(This article is the first of a 2-part series outlining an amends-making process for sex addicts, known as emotional restitution. The information is adapted from the work of Patrick Carnes, PhD as presented in his workbook, The 90-Day Prep, in the Recovery Start Kit: A 100-day Plan for Addiction Recovery.)
the restoration of something lost or stolen to its proper owner
For partners of sex addicts, what is lost or stolen as a result of chronic sexual betrayal can include any or all of the following:
- Emotional, physical, and sexual safety
- Connection with partner, friends, or family
- Physical or sexual health
- Faith in humanity
While some of these losses are temporary—rather than permanent—they have a devastating impact.
An emotional restitution letter is an opportunity for sex addicts to clarify and validate how their behavior contributed to these losses—how they offended, manipulated, controlled, and deceived their partner when they were active in their addiction. The process is described by Carnes as an “assignment to ‘unbrainwash’ your partner.”
Emotional restitution is not a time for:
- You, as the addict, to explain your behavior or share how your trauma history contributed to your addiction
- Asking for forgiveness or to say you’re sorry
- Seeking sympathy, empathy, or understanding
- Highlighting ways your partner may have participated in the addictive cycle
Please note that an emotional restitution letter should not be completed or presented to the partner until after a formal therapeutic disclosure has taken place.
This article covers the first four parts of creating an emotional restitution letter. Next week I will cover the second half of the process.
Owning Your Behavior
In the first section of the emotional restitution letter, describe your distorted thinking, the ways you attempted to avoid being found out, and your awareness—at the time you were engaging in these behaviors—that your partner didn’t want to be deceived or hurt.
Part 1 should include:
- How your behaviors contradicted your relationship commitments and vows
- A description of how your partner tried to prevent or avoid the offending behaviors to protect herself
- How you rationalized or minimized your behaviors—either in your own mind, or directly to your partner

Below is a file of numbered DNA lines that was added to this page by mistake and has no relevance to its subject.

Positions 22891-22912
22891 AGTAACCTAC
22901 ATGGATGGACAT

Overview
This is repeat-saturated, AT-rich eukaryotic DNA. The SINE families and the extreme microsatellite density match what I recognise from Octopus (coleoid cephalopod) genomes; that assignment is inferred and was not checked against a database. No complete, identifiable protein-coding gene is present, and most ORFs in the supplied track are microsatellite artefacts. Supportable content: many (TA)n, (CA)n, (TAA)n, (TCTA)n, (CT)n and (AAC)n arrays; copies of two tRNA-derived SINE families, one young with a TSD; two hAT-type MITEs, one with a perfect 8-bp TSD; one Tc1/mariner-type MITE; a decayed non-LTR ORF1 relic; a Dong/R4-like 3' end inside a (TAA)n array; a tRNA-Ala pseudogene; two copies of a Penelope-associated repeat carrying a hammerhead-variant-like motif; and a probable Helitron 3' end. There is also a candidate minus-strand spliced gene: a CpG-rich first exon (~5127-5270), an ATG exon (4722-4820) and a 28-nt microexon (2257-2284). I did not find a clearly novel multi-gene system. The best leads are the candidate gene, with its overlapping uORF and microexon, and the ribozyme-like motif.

- Specific examples of how you attempted to avoid suspicion, including remaining silent in certain situations
- How you smoke-screened, gaslighted or otherwise tried to hide your offending behaviors
Discovery and disclosure of sexual betrayal causes betrayed partners to feel inadequate, less-than, or that it’s their fault their spouse was unfaithful. Partners are often relieved to learn that the addict engaged in their behaviors before the relationship began.
If your offending behaviors pre-dated your current relationship, give your partner specific examples of thoughts, attitudes, and offending behaviors you engaged in prior to your relationship to demonstrate that you have a pattern and history of these behaviors before your relationship began.
How You Confused Your Partner
Most betrayed partners have doubts about whether or not their unfaithful spouse truly loves her/him. Partners often say, “How could he act out and do all the things he did and love me?” or “If he really loved me, he wouldn’t have acted out.”
Part 3 of the emotional restitution letter is an opportunity for you to acknowledge and validate that not only do you understand how your partner could be confused or doubt your love for her, but how you played a part in creating her/his confusion. Lies, mixed messages, and secrets are all examples of how addicts create confusion and cause partners to doubt the addict’s love.
Avoid the temptation to try and convince your partner that you loved her at the time you were acting out. The purpose of this section is to simply acknowledge, validate, and affirm your understanding of why your partner may doubt your love for her/him and how you played a part.
Trust & Accountability in the Future
Partners who have experienced chronic sexual betrayal often don’t trust themselves to choose trustworthy people. They lose—at least temporarily—their confidence in trusting their own reality. They may believe that all men (or women) aren’t trustworthy.
In this section, assure your partner that not all partners act—or will act in the future—as you did in the relationship. If you know someone who is relational and healthy in the areas that you have been unhealthy and abusive, include them by name in this section as examples.
Also include here your awareness that—due to your deception in the past—it is unreasonable for you to expect your partner to trust you in certain situations or areas of your life. State your willingness to be transparent, forthcoming, and to be held accountable for your commitments and agreements going forward.
In next week’s post, I will cover the final four parts of the emotional restitution process.
(Adapted from the Emotional Restitution Exercise in The 90-Day Prep — Recovery Start Kit: A 100-day Plan for Addiction Recovery, by Patrick Carnes, PhD.)
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© Vicki Tidwell Palmer, LCSW (2017)
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